TALES FROM THE GREAT TURTLE, edited by Piers Anthony and Richard Gillam, Tor Books, c. 1994, Tom Doherty and Associates, 175 5th Avenue, NY 10010. 500 pp, afterword, author bio notes, $5.99 US paper, $6.99 Can, 0-812-53490-5
Only 9 out of 29 stories in this book of fantasy tales are by authors with some kind of Native ancestry -- in most cases, pretty remote and tenuous. Where it appears to be real, unfortunately the stories are not competitively with those of the pro writers whose tales comprise the bulk of the book, though they are on a par with the tales by non-Indian amaturs. The remainder are fantasies upon some sort of Native theme, by some well-known sci-fi and fantasy professional authors and a lot of unknowns. The book began as a project of editor Gilliam -- Anthony (who has written hundreds of fantasy and a few sci-fi books, and one reconstruction of Native life from an ancient burial mound -- top sellers, many -- was taken aboard for the recognition his name would bring. Gilliam publicized the project in tribal newsletters and journals, receiving little response. But he seems to have met and launched on a writing career Owl Goingback (whose tribe is not identified). I was interested in this book -- I'm a sci-fi and fantasy fan reader from early childhood, I hoped for a lot. Unfortunately, these are mostly tired, stilted tales (with little plot or point) heavily influenced by a mish-mash of anthro transcriptions of Native tales for children -- legends and myths. As pastiches, imitations, they lack cultural content that is gained from knowing tribal historical contexts. Though there are a handful of good stories, the amjority are not. Regrettably -- no one was more interested in this anthology than I -- I must say it is a failure. Reviewed by Paula Giese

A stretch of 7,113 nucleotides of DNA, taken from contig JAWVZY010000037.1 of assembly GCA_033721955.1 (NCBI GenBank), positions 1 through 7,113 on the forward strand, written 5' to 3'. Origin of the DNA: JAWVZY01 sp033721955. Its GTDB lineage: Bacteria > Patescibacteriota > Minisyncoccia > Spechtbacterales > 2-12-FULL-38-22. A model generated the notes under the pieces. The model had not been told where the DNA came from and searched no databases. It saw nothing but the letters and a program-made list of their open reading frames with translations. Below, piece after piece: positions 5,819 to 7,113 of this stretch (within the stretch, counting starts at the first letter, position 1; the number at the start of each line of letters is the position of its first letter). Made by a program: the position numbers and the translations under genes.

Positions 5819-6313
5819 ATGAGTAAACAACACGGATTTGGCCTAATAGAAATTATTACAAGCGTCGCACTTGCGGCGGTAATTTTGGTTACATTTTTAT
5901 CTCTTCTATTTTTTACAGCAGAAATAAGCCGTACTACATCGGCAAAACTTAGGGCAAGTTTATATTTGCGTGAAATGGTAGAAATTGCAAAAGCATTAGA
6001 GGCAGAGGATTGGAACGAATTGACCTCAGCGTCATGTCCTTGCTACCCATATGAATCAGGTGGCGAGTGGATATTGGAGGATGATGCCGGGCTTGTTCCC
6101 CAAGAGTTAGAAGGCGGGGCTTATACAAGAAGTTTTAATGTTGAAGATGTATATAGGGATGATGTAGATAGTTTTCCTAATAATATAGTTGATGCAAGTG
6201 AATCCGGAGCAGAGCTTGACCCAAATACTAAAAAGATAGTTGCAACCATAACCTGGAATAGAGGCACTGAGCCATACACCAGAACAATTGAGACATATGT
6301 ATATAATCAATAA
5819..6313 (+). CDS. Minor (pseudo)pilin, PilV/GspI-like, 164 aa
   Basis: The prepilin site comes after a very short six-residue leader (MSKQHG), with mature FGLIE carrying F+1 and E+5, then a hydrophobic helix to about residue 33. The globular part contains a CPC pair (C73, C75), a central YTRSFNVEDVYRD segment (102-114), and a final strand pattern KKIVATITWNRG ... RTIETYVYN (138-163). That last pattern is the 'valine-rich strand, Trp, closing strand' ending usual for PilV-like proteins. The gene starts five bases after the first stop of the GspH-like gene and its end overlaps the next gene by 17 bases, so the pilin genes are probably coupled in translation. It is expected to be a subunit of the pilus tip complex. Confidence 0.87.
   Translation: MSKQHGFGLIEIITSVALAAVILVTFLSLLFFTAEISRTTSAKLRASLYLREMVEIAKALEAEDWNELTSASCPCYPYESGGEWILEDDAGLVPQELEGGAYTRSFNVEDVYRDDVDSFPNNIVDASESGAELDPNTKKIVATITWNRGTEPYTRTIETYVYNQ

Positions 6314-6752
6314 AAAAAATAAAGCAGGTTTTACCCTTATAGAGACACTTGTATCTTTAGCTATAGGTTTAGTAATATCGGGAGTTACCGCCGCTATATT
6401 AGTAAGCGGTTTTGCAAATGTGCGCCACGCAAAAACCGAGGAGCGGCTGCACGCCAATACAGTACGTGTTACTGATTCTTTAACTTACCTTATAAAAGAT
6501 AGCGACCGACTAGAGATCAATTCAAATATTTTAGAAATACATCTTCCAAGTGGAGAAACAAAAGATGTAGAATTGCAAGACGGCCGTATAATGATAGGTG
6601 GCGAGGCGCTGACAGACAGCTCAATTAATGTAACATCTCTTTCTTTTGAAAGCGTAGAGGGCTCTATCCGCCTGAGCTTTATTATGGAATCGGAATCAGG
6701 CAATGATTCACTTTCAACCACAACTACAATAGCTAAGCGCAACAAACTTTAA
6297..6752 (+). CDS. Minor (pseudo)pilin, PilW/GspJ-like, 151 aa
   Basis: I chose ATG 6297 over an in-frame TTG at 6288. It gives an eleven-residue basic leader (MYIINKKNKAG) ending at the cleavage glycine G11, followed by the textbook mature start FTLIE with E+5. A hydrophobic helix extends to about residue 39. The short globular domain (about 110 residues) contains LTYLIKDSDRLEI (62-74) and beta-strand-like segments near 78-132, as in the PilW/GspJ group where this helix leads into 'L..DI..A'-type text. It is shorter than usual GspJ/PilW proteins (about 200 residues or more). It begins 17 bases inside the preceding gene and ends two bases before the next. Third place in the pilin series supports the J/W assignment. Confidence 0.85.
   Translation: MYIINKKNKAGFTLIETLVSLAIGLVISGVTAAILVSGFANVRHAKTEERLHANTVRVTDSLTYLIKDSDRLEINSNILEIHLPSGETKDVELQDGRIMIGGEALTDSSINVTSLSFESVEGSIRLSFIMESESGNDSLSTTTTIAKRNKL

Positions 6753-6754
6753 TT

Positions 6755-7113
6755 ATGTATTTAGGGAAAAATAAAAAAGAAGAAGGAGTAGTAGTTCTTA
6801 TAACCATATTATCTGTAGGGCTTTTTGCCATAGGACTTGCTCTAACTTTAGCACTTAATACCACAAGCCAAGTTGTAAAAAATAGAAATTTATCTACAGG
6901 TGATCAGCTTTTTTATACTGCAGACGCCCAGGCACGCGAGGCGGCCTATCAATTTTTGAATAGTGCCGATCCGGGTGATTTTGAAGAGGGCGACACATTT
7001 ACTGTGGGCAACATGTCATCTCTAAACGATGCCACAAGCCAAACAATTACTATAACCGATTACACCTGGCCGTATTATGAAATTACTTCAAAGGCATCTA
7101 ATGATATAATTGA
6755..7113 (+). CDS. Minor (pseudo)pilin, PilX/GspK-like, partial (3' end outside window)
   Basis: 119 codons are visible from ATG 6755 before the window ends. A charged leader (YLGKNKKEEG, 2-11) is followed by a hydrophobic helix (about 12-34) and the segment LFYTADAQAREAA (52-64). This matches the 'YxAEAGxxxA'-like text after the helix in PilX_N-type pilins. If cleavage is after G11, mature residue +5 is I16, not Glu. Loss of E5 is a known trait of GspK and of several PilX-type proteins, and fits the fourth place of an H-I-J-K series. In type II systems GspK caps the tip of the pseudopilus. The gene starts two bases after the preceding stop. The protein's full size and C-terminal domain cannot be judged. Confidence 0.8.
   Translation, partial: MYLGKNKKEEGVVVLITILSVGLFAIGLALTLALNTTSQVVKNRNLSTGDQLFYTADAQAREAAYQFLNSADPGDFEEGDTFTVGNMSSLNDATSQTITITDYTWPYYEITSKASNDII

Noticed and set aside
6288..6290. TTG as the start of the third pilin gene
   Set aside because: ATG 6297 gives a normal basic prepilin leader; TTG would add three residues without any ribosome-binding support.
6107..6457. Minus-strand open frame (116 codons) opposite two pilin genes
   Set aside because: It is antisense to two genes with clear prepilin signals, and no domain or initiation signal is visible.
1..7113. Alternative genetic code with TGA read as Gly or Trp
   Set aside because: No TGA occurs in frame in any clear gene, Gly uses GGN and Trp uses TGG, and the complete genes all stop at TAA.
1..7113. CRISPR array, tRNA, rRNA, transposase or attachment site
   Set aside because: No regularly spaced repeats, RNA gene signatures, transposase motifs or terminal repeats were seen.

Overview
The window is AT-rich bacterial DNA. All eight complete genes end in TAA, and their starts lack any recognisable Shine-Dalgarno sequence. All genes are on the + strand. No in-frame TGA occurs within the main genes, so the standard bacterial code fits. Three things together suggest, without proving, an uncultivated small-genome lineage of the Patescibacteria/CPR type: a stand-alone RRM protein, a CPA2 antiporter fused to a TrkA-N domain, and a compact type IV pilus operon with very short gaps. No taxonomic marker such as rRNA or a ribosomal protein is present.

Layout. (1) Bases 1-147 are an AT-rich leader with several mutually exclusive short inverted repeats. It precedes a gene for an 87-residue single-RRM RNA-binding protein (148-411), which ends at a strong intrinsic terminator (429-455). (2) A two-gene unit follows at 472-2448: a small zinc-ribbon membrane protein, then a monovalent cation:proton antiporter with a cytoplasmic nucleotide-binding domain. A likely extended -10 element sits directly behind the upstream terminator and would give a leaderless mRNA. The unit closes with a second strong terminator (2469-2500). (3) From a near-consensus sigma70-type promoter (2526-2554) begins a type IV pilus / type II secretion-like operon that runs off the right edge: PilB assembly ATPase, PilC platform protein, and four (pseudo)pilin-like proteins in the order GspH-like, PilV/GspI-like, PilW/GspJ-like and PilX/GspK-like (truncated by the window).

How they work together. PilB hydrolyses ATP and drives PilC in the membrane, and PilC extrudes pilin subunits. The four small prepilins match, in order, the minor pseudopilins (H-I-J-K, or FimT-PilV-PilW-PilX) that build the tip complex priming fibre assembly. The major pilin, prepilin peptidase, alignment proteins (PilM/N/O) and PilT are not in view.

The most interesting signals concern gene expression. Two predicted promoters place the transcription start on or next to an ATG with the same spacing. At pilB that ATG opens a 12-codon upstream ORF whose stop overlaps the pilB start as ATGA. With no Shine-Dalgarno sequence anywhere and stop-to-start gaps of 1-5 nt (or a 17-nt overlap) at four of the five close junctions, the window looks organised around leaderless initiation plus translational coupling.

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Native American BOOKS, text and graphics copyright Paula Giese, 1996
Last Updated: Wednesday, March 13, 1996 - 7:19:04 AM